17. andyp

    andyp Active Member

    We did our morning and afternoon services as usual, the afternoon service being outdoors as the war memorial at Mawdesley is by the side of the main road. It was pretty chilly, the wind whistles right through!
    Got through both Last Posts and Reveilles without any disasters, though. (just what you need for a bottom C start, a cold wind!).
  18. 2nd man down

    2nd man down Moderator Staff Member

    We did the rememberence service in Emley, unfortunately I came down with a really sore throat infection on the saturday so rather than risk mucking it up I relinquished last post duties to our flugel.

    That's the first time in 18 years I haven't done a last post as I normally do it at the church local to where I used to live.
  19. tubafran

    tubafran Active Member

    Remembrance Day

    Killamarsh was out at the village tribute and service yesterday which takes place in the afternoon. This follows a march to the church (a Scout band leads this) by mainly various uniformed bodies: St Johns, Scouts, Air & Army Cadets, cubs brownies etc.

    The wreath laying takes place in the church yard as the War Memorial is on the church wall, one hymn (Valient Hearts), a prayer and last post. The band then accompany two more hymns in the church and the National Anthem; organist plays two also.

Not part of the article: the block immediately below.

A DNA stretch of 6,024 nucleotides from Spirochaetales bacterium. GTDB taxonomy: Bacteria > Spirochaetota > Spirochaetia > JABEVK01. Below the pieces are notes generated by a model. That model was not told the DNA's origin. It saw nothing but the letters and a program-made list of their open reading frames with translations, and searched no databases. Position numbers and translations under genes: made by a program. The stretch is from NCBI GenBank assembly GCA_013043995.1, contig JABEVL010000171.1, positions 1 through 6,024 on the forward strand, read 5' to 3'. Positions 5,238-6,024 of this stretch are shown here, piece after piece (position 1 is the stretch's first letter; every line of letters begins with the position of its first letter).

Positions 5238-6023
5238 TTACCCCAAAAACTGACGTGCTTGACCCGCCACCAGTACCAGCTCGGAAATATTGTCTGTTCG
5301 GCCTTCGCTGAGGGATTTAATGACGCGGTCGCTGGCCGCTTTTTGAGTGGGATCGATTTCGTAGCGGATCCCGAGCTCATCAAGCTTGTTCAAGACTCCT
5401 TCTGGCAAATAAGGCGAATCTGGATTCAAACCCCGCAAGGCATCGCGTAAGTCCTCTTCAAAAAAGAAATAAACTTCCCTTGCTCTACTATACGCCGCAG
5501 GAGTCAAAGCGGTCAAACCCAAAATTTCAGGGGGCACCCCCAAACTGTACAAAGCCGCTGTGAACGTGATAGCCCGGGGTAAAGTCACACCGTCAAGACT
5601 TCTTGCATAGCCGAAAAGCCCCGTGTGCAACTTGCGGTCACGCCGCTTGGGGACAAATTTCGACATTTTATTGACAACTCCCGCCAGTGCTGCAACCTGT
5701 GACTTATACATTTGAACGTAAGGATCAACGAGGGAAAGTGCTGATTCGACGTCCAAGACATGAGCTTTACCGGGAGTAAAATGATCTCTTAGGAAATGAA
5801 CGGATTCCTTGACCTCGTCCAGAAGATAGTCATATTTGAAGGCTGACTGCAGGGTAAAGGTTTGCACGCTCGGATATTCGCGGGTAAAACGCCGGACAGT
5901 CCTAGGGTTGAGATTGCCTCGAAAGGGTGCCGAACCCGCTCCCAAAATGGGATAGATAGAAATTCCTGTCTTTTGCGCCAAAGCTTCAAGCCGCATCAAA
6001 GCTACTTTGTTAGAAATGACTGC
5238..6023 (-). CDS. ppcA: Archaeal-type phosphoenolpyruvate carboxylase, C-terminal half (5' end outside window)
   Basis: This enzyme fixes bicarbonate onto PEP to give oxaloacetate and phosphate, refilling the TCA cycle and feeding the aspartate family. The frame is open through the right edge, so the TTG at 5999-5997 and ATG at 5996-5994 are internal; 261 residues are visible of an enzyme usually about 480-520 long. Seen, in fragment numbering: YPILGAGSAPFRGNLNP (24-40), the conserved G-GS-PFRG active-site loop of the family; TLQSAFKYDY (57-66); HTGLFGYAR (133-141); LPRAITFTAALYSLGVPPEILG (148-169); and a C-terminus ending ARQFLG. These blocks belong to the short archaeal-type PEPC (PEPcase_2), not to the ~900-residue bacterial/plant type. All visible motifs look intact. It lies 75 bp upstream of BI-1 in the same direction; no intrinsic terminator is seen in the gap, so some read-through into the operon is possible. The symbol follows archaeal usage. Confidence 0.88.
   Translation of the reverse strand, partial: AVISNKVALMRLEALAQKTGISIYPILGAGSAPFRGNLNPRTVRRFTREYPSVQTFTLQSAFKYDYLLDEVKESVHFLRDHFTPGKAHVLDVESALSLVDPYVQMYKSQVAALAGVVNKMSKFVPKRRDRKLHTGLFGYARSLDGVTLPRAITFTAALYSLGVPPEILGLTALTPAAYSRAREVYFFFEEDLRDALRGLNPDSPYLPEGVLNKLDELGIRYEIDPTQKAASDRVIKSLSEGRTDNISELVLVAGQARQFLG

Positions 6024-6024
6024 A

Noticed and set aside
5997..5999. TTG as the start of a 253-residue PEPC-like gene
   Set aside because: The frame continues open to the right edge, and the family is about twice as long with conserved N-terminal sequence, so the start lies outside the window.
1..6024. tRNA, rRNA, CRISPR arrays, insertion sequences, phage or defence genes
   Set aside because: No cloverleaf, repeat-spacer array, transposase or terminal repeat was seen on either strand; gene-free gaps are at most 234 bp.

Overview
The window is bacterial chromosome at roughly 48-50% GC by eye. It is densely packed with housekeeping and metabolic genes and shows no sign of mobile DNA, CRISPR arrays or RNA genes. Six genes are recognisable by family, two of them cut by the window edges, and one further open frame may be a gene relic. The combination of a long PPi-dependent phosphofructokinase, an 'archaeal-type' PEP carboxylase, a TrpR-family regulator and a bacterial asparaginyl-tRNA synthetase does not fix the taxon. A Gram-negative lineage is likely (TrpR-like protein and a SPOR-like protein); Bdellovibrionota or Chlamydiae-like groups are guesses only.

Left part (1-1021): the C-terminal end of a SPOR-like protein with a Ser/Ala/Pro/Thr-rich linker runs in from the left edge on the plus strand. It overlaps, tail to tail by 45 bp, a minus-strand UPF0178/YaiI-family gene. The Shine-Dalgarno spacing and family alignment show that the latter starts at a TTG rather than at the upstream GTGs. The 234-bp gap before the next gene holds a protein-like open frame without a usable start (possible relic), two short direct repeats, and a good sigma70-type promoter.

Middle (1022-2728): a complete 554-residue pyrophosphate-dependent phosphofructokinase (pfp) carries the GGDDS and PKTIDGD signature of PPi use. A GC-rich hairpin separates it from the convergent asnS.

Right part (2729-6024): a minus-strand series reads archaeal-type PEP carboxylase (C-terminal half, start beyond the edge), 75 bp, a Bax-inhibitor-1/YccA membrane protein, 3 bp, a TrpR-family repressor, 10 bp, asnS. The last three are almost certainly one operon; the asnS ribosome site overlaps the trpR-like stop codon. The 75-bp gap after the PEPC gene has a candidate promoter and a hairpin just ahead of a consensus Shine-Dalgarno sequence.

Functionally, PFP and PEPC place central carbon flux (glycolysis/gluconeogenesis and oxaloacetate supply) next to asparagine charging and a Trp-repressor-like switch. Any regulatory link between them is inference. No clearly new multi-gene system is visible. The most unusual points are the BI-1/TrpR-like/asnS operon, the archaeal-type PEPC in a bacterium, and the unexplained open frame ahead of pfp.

The attendance over the years has got considerable less with each year and if it wasn't for the youngsters in the various uniformed organisations going this would probably come to an end. It was a little dissappointing to note that the Army Cadet leaders decided not to attend the church service but nipped into the adjacent pub instead.

    One of our cornets attends a tribute at the next village (Halfway) which simply has a hand full of British Legion members and a policeman to stop the traffic on the main road whilst wreaths are laid and the last post sounded; no service and very few people attending. Because our band plays in the afternoon are cornets attend numerous villages around the area to perform the last post.

    This tradition is getting very tired in our village and I wonder if the people who run these things ought to consider how to give it some imputus and more relevance to those attending. Although the preacher did give his sermon an upto date slant by referring to Play Stations and fighting in the school play ground as an analogy of the pointlessness of war.

    When he asked if anybody knew the reason why wars started the best answer he got was "Religon"; which probably does account for the majority of the 418 wars over the last 100 years (1000 or more people killed as a definition).
  20. stephen2001

    stephen2001 Member

    Whitwell marched a grand total of 4 marches totalling 2.7miles including going up a 5 in 1 hill, played three hymns in a service at the village memorial and two at the chuch service, all in the space of three and a half hours.
    I have to admit, I do feel a lot fitter now because of it!

Share This Page